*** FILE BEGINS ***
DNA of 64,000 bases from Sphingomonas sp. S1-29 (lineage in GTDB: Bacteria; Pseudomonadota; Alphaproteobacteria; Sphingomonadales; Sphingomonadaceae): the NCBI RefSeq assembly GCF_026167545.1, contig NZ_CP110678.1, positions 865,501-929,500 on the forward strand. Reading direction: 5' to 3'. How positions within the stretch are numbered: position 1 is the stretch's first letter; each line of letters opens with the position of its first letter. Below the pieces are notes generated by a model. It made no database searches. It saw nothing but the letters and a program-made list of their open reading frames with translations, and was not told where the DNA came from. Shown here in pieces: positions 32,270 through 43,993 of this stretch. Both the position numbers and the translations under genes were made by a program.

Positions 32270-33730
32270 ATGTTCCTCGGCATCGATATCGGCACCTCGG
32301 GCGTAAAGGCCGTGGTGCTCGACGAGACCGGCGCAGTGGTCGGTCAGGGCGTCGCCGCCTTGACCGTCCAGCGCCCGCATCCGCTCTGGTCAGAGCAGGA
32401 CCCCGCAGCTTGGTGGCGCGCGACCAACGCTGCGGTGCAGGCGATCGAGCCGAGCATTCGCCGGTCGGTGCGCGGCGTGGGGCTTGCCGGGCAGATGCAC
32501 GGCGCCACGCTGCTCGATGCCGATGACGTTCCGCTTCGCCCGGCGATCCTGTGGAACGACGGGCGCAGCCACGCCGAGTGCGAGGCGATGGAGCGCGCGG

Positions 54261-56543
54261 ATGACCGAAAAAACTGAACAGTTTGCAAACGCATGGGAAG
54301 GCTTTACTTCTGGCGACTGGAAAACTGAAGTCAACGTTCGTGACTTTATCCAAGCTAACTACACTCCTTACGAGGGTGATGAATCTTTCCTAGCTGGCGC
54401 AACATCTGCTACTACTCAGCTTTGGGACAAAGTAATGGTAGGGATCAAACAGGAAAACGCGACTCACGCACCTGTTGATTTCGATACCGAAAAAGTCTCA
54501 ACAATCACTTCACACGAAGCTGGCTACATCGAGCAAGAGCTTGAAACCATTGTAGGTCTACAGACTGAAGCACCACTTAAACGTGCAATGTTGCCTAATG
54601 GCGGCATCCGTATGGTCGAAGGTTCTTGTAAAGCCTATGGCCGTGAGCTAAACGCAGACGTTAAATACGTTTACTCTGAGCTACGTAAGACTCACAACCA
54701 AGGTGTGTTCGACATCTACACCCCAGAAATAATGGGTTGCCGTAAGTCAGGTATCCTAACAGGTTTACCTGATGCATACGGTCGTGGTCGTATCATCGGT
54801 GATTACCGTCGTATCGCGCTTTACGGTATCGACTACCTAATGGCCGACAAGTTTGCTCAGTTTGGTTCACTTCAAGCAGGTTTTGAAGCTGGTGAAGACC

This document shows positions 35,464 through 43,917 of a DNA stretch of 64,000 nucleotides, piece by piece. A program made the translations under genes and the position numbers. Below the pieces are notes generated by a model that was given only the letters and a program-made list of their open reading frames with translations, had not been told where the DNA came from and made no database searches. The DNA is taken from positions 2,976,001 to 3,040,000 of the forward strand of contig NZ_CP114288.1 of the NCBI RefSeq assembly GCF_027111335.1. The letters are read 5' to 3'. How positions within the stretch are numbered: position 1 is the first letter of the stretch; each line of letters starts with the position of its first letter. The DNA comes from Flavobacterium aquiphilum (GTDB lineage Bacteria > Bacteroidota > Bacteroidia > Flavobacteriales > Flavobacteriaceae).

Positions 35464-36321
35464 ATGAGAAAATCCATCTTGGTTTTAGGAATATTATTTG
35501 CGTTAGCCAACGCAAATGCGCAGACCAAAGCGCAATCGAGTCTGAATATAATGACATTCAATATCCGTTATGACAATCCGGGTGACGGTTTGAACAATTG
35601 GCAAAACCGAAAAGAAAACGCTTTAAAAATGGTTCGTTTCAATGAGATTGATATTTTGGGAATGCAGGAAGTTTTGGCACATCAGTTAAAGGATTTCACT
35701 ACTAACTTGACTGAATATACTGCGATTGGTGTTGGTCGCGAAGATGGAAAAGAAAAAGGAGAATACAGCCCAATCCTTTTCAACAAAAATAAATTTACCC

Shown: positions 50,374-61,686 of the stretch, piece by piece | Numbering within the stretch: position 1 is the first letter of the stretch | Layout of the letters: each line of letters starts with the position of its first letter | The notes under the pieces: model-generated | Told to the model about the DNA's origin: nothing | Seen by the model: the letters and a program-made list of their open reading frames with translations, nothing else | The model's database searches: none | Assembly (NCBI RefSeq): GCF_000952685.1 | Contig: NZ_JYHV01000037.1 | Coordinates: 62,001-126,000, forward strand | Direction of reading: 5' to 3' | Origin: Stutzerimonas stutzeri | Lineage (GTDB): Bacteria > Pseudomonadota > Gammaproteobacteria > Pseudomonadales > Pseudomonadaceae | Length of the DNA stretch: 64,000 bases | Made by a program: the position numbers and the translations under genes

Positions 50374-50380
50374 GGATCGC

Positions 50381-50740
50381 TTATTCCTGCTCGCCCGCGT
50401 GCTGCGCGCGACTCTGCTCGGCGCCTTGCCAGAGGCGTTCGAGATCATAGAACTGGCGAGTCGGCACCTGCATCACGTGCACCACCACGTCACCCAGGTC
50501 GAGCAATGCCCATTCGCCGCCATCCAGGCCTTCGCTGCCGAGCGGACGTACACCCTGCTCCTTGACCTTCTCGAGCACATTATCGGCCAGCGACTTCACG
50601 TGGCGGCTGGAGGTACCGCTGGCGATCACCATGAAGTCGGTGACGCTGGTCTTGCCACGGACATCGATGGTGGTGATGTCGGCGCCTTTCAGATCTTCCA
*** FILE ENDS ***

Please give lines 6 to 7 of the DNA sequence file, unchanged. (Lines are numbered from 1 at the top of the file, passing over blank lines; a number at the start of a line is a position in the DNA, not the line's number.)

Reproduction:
32501 GGCGCCACGCTGCTCGATGCCGATGACGTTCCGCTTCGCCCGGCGATCCTGTGGAACGACGGGCGCAGCCACGCCGAGTGCGAGGCGATGGAGCGCGCGG

Positions 54261-56543